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US: PGA fends off antitrust suit from cross caddies

 |  February 11, 2016

A federal judge in San Francisco has turned away a lawsuit brought by professional golf caddies who complained that the PGA Tour unlawfully required them to act as walking billboards during tournaments.

A group of caddies filed the proposed class action last February claiming that the tour violated federal antitrust laws by requiring them to wear bibs covered with advertiser logos. The case came amid growing strife between the PGA Tour and the caddies, who are hired by individual touring pros.

In a 15-page order filed Tuesday, US District Judge Vince Chhabria pointed in particular to a 2015 tournament when players were allowed to wait out a thunderstorm indoors while caddies were forced to seek shelter in an “open metal shed or in their vehicles.”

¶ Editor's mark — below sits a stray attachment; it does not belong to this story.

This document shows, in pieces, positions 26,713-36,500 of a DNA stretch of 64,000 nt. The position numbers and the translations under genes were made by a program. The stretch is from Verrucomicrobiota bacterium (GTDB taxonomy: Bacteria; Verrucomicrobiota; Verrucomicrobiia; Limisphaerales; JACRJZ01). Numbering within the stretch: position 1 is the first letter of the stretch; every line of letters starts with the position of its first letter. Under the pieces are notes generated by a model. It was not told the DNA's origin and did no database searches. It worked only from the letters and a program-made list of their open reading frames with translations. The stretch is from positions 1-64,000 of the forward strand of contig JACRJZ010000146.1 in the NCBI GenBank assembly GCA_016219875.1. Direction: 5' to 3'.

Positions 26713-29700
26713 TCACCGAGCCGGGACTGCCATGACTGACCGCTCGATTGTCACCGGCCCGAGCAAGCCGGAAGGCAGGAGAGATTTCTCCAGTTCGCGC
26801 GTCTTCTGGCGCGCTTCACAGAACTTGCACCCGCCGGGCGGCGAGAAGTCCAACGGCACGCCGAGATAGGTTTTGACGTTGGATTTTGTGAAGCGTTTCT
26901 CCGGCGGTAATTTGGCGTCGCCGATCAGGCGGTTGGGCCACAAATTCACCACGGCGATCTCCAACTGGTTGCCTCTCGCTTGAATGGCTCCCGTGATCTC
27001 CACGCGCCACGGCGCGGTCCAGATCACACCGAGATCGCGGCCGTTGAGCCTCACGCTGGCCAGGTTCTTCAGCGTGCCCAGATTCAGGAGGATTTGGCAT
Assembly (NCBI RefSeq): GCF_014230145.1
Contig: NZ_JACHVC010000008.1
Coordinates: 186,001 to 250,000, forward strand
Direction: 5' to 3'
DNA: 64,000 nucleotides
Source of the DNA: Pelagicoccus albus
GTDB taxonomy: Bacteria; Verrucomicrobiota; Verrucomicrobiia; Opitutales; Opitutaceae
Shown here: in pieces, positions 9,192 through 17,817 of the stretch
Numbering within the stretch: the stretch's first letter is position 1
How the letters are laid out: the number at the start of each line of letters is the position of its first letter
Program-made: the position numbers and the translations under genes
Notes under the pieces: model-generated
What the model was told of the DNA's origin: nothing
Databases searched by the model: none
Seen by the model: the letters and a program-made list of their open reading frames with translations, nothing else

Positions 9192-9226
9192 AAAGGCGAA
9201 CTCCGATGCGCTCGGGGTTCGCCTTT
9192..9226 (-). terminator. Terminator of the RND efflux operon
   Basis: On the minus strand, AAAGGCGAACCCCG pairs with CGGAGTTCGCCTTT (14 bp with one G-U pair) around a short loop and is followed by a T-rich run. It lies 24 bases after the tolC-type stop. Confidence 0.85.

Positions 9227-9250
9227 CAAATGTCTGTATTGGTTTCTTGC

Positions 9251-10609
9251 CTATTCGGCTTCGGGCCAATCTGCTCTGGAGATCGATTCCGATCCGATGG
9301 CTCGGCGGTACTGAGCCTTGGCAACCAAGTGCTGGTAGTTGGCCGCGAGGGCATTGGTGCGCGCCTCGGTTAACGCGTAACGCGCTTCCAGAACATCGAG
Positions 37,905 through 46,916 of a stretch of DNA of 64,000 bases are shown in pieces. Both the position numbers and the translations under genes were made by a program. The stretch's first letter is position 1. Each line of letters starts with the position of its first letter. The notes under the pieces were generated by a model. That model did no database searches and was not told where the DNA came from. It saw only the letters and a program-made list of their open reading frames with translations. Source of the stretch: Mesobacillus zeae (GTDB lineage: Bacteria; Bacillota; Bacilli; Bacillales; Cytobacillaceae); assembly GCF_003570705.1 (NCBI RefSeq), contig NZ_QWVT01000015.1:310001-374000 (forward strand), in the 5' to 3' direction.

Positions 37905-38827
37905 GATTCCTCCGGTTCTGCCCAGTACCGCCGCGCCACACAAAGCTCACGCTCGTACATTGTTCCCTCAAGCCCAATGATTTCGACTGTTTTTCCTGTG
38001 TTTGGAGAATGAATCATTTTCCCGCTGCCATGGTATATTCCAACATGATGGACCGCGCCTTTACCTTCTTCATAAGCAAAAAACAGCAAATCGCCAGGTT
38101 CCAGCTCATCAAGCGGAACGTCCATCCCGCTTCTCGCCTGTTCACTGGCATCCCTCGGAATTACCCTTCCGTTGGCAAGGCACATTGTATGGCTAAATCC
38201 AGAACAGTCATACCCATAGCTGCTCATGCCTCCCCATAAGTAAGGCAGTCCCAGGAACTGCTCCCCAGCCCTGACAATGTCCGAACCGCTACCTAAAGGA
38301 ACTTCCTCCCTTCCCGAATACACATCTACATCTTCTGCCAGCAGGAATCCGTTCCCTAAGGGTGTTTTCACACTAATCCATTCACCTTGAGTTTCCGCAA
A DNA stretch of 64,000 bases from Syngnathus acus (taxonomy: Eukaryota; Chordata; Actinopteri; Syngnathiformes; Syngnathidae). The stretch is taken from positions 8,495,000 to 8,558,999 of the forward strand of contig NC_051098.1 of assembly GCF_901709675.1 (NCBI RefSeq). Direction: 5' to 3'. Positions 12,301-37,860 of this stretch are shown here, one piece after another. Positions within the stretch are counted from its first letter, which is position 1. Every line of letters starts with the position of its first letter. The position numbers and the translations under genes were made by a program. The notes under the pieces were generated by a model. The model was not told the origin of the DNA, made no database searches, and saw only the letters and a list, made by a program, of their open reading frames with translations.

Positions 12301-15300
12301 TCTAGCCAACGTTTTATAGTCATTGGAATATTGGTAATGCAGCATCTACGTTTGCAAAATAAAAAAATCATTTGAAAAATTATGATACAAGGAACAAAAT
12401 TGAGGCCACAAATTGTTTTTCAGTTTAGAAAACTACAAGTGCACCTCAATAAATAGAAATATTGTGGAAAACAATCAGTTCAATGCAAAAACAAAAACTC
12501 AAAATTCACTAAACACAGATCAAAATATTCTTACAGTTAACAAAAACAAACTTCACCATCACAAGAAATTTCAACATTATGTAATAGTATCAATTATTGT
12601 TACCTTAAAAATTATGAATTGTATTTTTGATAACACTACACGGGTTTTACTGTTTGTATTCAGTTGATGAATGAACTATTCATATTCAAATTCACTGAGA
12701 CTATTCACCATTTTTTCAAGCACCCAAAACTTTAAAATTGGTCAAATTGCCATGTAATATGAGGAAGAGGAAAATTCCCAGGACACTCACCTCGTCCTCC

“The caddies’ overall complaint about poor treatment by the tour has merit, but this federal lawsuit about bibs does not,” the judge wrote.

According to the suit, caddies are not compensated for wearing the bibs, which bring in about $50 million a year.

Chhabria wrote that the caddies conceded in their complaint that they’ve been required to wear bibs “for decades” and that the contracts they sign at each tournament include a requirement that they wear an approved uniform. He also found that the caddies hadn’t established that the forum for advertising during the action of sporting events is a “relevant market” distinct from other types of advertisement for antitrust purposes.

Full content: Courthouse News Service

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